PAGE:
The rulebook on copying social media posts seems to be completely askew, and as you can see above, Twitter has failed on a number of occasions to remove accounts that profit from content devised by other individuals, under the DCMA. The same responsibilities publishers have (e.g. providing reliable sources for content) social media accounts do not. This is despite social media platforms arguably being considered publishers in their own right in the present day.
“But THEY did it.”
It’s the age old excuse that you’d relay to your parents. “but if they jumped off a cliff, would you do it too!?” a frustrated mother would grumble at me, after I’d just been caught in the act risking my life riding down the stairs on my bike, pointing an unwavering finger at my brother and his friends.
The same response very much applies to brands who may be tempted to seek a quick-win by copying content that doesn’t actually belong to them. Just because the likes of 9Gag and Buzzfeed do it, doesn’t mean that your company can pull it off. It might be tempting to do a quick copy and paste job on a hilarious Tweet that has gone viral - after all, you’re under pressure from your social media manager to make up the numbers. But - wait there - how will you respond if, and when, you’re called out on it by a Twitter user?
There is a fine line between imitation and appreciation. Yes, it’s a funny novelty if your brand mimics the extremely lovable, and quotable, WeRateDogs™ tone of voice:
But copying word-for-word something you may have stumbled upon on Reddit, or a Tweet that someone RT’ed by a colleague may have posted, is likely to get your brand in more trouble than it’s worth.
What’s a couple of hundred ReTweets in comparison to your company’s reputation as its own, original brand?
Sure, it’s fun for Shark Week to take a page out of WeRateDogs™ book. It’s okay to experiment with your social media and content offerings, and there’s nothing more hilarious than being caught off guard when a business account you follow quotes something that went viral a few weeks prior. However, it’s important not to overstep the line by completely repurposing a piece of content word-for-word, and passing it off as your own.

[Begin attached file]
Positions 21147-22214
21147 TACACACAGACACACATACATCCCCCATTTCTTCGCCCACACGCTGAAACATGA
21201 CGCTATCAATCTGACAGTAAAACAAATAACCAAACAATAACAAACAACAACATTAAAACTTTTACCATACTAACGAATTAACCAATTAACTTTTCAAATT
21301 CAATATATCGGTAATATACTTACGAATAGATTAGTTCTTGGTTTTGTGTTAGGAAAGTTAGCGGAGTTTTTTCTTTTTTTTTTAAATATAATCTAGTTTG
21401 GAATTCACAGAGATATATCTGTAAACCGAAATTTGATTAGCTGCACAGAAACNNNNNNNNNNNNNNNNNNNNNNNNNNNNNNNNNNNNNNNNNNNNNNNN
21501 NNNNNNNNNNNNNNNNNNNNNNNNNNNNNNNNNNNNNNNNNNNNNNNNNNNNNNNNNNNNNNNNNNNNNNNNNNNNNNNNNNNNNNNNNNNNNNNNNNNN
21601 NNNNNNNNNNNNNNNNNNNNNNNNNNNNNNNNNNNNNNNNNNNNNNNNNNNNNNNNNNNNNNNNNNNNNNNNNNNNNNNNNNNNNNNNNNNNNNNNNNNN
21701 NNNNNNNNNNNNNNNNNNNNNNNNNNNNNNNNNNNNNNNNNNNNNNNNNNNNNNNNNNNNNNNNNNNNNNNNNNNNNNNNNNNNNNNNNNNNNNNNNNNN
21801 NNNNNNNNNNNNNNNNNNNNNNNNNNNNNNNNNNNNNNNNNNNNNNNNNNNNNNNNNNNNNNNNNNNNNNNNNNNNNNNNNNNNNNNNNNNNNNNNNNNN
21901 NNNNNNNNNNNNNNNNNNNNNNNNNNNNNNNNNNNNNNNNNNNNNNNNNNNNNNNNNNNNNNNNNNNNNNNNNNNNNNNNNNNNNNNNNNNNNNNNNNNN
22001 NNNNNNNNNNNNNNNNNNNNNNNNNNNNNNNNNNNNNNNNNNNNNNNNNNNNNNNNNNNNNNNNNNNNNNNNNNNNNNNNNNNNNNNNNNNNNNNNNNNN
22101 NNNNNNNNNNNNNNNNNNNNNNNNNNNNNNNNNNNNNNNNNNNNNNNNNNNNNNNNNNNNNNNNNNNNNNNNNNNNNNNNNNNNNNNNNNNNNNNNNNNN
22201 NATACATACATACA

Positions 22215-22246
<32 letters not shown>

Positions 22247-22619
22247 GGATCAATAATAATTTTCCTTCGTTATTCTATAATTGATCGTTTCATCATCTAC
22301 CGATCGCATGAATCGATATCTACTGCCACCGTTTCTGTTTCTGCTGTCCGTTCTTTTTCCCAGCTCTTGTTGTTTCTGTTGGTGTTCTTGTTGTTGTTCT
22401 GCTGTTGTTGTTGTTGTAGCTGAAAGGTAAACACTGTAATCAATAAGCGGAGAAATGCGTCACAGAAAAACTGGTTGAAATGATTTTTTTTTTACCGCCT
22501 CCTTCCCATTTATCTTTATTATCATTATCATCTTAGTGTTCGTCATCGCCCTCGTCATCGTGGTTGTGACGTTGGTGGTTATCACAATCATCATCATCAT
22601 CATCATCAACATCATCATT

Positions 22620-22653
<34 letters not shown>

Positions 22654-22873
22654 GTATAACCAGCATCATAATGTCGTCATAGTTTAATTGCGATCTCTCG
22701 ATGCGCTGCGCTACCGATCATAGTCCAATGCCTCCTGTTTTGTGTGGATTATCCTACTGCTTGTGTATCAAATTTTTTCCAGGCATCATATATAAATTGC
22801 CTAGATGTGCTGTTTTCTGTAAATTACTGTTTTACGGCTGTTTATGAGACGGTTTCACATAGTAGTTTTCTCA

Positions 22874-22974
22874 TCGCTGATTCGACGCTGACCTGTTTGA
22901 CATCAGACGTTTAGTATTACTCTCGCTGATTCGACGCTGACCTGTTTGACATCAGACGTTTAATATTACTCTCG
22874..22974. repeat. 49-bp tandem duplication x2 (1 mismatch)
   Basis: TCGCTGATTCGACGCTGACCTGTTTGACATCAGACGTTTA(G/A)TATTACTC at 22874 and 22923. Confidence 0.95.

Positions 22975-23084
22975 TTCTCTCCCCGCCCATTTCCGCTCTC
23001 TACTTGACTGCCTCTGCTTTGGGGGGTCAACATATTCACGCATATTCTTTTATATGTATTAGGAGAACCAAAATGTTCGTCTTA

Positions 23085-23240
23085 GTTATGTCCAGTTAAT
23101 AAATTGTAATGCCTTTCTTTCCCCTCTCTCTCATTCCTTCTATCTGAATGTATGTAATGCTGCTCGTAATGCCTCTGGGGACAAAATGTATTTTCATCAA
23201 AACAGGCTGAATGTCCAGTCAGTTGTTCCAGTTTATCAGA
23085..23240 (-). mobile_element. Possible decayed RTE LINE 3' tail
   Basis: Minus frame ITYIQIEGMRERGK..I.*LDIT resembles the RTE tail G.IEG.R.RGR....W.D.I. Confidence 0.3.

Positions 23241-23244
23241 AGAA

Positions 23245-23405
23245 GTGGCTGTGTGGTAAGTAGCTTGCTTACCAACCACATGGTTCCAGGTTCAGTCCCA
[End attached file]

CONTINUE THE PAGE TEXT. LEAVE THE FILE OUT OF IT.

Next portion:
The most important thing, first and foremost, is establishing your own brand online. Find your own tone of voice, your own approach to content. Once you’re comfortable in your own company and what it stands for, then you can start dipping your toes into more experimental tactics online.
TL;DR don’t copy content and pass it off as your own - leave that to 9Gag. Experiment in mimicking popular approaches to social media, but not in a way that is evidently to profiteer your own business, come on, let’s be genuine and funny here! If you do use someone else’s content, always credit it and seek permission prior, after all, that’s just polite.
What’s your opinion on the copycat culture online? Is it OK to reuse someone else’s content? After all, it isn’t policed. Have you had your content stolen before? Tweet us @FastWebMedia